|Re: WP34s shift keys|
Message #18 Posted by Peter Klein on 27 July 2012, 1:33 p.m.,
in response to message #14 by Paulo MO
The question of menus vs. shift keys is a fundamental design issue, and for some almost a religious issue. There are going to be passionate people on either side no matter what is done.
I must say that when I first started playing with the 34s emulator a couple of days ago, my first reaction was, "What? THREE shift keys? Too complicated!" But once I got to know the layout and conventions of the calculator, I found myself liking it more and more. It's kind of like learning to play the bassoon, which I do :-) Some fingerings don't make any sense when you start. But after a while most of them "get into your fingers," and all's well.
It probably helps that I've used a 25c, 11c, 32s, 32sII, 42s and 33s. So I could take mental shortcuts: "Oh--that's like my 11c. OK. This is more like the 32sII. That's OK, too."
I've used, documented, tested and compared much software in my lifetime. I've come to the conclusion that discrete key commands are best for things that you do every day. Menus are better for things that you don't do every day. With the keystrokes, you employ less physical motion than menus. Muscle memory takes over, and you can do familiar things quickly and easily. But with menus, if they are logical, you spend much less time hunting for the right key. So even though they usually mean an extra keystroke or two, they can save you time overall for things you don't do all the time.
Ideally, you have both and can choose--which is why most software has both menus and keyboard shortcuts. That would be nice in a calculator, but we are limited by the display and available memory. It would be nice for the 34s to have a two-line x-y display. And 42s-style menus with hierarchy so we could quickly find less-used functions. But the physical display is the limiting factor here.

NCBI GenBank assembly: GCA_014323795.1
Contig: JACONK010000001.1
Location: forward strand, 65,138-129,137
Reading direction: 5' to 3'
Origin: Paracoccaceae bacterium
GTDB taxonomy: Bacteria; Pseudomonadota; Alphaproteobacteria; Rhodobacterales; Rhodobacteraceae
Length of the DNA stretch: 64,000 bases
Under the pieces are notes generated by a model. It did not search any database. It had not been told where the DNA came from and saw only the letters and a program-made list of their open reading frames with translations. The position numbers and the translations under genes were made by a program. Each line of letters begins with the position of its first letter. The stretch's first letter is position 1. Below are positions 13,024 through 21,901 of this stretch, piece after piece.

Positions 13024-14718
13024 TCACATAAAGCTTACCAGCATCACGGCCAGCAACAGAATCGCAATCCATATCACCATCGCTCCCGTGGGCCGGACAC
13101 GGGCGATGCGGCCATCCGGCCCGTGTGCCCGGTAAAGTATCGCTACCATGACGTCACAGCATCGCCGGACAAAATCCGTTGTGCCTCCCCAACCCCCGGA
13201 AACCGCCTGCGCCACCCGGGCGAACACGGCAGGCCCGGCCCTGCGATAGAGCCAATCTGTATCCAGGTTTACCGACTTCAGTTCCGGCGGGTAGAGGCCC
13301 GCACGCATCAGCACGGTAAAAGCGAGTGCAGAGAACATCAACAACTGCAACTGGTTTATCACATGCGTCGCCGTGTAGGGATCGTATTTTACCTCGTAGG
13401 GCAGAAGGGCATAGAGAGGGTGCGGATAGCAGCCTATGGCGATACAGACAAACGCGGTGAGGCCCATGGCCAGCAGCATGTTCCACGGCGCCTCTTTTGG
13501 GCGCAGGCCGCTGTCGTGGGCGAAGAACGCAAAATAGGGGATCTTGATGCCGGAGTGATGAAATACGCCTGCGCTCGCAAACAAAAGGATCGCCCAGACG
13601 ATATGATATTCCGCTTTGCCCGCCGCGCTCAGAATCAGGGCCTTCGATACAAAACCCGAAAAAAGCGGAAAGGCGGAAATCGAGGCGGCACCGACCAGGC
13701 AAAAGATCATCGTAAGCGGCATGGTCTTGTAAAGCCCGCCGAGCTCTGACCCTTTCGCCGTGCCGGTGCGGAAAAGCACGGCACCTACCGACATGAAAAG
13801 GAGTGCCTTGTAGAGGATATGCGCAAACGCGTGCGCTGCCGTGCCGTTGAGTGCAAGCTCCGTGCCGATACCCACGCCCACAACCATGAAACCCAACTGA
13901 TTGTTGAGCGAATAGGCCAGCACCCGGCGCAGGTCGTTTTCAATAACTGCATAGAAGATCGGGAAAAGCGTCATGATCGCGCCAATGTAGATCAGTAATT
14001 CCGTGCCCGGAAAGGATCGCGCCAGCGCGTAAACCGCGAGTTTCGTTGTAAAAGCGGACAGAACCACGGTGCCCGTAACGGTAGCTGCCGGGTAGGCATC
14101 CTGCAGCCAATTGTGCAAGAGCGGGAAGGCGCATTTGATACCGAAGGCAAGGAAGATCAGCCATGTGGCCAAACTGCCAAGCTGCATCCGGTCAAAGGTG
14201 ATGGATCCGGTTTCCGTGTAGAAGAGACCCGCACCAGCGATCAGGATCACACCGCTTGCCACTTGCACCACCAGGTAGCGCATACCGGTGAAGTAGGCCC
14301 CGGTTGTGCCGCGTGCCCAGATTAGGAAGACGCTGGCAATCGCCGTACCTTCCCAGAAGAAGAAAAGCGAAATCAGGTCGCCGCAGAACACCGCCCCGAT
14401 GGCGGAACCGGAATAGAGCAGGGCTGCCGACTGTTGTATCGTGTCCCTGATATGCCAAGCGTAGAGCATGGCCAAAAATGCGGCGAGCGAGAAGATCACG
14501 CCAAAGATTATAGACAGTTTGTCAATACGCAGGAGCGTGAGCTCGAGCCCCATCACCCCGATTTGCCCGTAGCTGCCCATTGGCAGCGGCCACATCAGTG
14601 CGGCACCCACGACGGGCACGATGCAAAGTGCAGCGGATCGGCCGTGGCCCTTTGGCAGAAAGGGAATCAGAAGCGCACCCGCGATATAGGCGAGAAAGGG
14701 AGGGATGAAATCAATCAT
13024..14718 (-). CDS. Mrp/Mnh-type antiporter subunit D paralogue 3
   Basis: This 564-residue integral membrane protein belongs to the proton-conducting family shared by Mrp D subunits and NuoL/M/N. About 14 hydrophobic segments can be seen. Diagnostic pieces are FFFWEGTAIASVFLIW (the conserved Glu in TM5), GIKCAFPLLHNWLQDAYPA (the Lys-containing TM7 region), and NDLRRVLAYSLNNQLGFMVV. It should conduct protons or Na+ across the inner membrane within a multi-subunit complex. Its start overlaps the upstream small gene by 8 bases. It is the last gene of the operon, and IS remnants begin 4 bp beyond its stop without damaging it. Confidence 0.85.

Another thing to remember is that the more advanced calculators have so much math stuffed into them that some people are bound to be less happy with the interface than others. If your favorite functions require less keystrokes to get to, you'll be happier. If not, not so happy. And (my opinion here) if we start down the road of combining the shift keys, I think we've crossed the line where the complexity becomes great enought that few would be happy in the long run.
Finally, we have to remember that with the most advanced calculators, we are bumping up against the point where it might be better to use a computer. :-) Most people in the 1970s didn't have that choice. Now we do.